1. Larsson et al. In situ detection and genotyping of individual mRNA molecules. Nature Methods, 2010; DOI: 10.1038/nmeth.1448

Cite This Page:

Uppsala University. "Mutations directly identifiable in active genes." ScienceDaily. ScienceDaily, 19 April 2010. <www.sciencedaily.com/releases/2010/04/100412100013.htm>.
Uppsala University. (2010, April 19). Mutations directly identifiable in active genes. ScienceDaily. Retrieved July 23, 2014 from www.sciencedaily.com/releases/2010/04/100412100013.htm
Uppsala University. "Mutations directly identifiable in active genes." ScienceDaily. www.sciencedaily.com/releases/2010/04/100412100013.htm (accessed July 23, 2014).

Share This




More Plants & Animals News

Wednesday, July 23, 2014

Featured Research

from universities, journals, and other organizations


Featured Videos

from AP, Reuters, AFP, and other news services

Michigan Plant's Goal: Flower and Die

Michigan Plant's Goal: Flower and Die

AP (July 22, 2014) An 80-year-old agave plant, which is blooming for the first and only time at a University of Michigan conservatory, will die when it's done (July 22) Video provided by AP
Powered by NewsLook.com
San Diego Zoo Welcomes New, Rare Rhino Calf

San Diego Zoo Welcomes New, Rare Rhino Calf

Reuters - US Online Video (July 21, 2014) An endangered black rhino baby is the newest resident at the San Diego Zoo. Sasha Salama reports. Video provided by Reuters
Powered by NewsLook.com
Shark Sightings a Big Catch for Cape Tourism

Shark Sightings a Big Catch for Cape Tourism

AP (July 21, 2014) A rise in shark sightings along the shores of Chatham, Massachusetts is driving a surge of eager vacationers to the beach town looking to catch a glimpse of a great white. (July 21) Video provided by AP
Powered by NewsLook.com
$23.6 Billion Awarded To Widow In Smoking Lawsuit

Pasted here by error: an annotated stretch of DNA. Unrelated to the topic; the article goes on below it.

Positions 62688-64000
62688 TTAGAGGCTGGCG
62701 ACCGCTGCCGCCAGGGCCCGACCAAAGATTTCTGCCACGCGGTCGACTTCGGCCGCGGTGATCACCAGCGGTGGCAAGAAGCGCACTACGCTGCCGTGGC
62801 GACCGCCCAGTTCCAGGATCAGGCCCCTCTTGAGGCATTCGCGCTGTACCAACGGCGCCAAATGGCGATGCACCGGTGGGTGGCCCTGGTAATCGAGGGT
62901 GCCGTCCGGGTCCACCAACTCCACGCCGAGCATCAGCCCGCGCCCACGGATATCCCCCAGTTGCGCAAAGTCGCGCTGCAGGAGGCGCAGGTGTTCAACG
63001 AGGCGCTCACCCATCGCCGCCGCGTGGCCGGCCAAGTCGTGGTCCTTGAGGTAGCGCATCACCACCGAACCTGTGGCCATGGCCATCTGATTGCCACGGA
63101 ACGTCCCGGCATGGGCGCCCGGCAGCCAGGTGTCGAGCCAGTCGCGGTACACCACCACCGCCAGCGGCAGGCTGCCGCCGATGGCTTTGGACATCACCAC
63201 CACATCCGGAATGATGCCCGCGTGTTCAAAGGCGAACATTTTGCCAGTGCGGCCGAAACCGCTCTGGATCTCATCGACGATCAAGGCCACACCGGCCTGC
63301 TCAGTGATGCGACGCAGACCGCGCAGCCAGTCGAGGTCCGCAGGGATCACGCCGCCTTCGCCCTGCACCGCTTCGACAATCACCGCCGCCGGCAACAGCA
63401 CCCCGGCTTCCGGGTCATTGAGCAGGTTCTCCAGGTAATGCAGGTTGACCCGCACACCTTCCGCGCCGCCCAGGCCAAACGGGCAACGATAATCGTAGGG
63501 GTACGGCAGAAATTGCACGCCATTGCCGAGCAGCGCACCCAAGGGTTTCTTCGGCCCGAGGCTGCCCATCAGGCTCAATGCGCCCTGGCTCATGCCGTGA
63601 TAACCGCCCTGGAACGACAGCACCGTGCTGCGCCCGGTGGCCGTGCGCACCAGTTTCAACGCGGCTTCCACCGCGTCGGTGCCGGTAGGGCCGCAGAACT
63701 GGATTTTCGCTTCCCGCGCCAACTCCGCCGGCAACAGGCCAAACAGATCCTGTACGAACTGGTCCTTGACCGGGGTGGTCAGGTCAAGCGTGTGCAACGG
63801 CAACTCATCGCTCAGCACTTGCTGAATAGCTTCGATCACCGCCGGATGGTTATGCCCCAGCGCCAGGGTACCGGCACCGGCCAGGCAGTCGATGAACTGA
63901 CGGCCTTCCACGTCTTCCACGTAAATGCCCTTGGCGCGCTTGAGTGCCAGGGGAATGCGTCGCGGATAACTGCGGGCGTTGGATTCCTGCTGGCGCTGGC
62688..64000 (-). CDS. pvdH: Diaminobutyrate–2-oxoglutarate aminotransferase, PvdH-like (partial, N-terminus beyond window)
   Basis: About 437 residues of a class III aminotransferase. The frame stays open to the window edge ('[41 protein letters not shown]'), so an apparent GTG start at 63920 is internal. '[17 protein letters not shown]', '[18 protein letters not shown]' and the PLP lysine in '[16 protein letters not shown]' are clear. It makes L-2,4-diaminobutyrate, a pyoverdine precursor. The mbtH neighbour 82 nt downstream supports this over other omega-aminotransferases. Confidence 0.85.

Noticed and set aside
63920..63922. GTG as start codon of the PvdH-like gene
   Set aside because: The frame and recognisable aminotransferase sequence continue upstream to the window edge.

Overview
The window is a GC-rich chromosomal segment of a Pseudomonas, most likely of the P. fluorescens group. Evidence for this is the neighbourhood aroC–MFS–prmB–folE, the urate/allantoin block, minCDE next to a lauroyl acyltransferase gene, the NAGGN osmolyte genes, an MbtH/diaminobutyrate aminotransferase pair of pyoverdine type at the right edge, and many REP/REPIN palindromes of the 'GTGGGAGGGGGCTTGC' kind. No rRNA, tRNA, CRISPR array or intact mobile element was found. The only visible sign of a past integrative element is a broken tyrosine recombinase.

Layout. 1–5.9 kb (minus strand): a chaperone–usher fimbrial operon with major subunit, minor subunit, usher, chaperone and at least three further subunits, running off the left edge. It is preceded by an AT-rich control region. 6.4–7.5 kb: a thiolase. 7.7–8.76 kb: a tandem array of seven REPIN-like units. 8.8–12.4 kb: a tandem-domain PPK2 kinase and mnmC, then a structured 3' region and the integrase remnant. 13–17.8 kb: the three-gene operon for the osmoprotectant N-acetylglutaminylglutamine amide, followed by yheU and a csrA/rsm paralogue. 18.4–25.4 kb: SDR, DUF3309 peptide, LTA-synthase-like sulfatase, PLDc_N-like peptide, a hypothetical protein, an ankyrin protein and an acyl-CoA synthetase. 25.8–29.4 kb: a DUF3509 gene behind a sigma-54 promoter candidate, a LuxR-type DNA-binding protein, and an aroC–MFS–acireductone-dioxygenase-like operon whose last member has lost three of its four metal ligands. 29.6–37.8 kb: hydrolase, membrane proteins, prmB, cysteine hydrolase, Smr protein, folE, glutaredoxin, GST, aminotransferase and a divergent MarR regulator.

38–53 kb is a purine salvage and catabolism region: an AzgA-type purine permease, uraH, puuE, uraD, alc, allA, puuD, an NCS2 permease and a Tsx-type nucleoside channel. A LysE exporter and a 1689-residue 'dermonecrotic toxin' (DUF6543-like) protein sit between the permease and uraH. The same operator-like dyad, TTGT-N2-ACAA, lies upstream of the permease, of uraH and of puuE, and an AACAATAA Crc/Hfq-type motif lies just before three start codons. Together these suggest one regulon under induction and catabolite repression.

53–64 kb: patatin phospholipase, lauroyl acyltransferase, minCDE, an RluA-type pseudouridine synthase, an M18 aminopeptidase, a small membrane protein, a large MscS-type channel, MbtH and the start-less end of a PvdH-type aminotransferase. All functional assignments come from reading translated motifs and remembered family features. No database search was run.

$23.6 Billion Awarded To Widow In Smoking Lawsuit

Newsy (July 20, 2014) Cynthia Robinson claims R.J. Reynolds Tobacco Company hid the health and addiction risks of its products, leading to the death of her husband in 1996. Video provided by Newsy
Powered by NewsLook.com

Search ScienceDaily

Number of stories in archives: 140,361

Find with keyword(s):
Enter a keyword or phrase to search ScienceDaily for related topics and research stories.

Save/Print:
Share:

Breaking News:
from the past week

In Other News

... from NewsDaily.com

Science News

Health News

Environment News

Technology News



Save/Print:
Share:

Free Subscriptions


Get the latest science news with ScienceDaily's free email newsletters, updated daily and weekly. Or view hourly updated newsfeeds in your RSS reader:

Get Social & Mobile


Keep up to date with the latest news from ScienceDaily via social networks and mobile apps:

Have Feedback?


Tell us what you think of ScienceDaily -- we welcome both positive and negative comments. Have any problems using the site? Questions?
Mobile: iPhone Android Web
Follow: Facebook Twitter Google+
Subscribe: RSS Feeds Email Newsletters
Latest Headlines Health & Medicine Mind & Brain Space & Time Matter & Energy Computers & Math Plants & Animals Earth & Climate Fossils & Ruins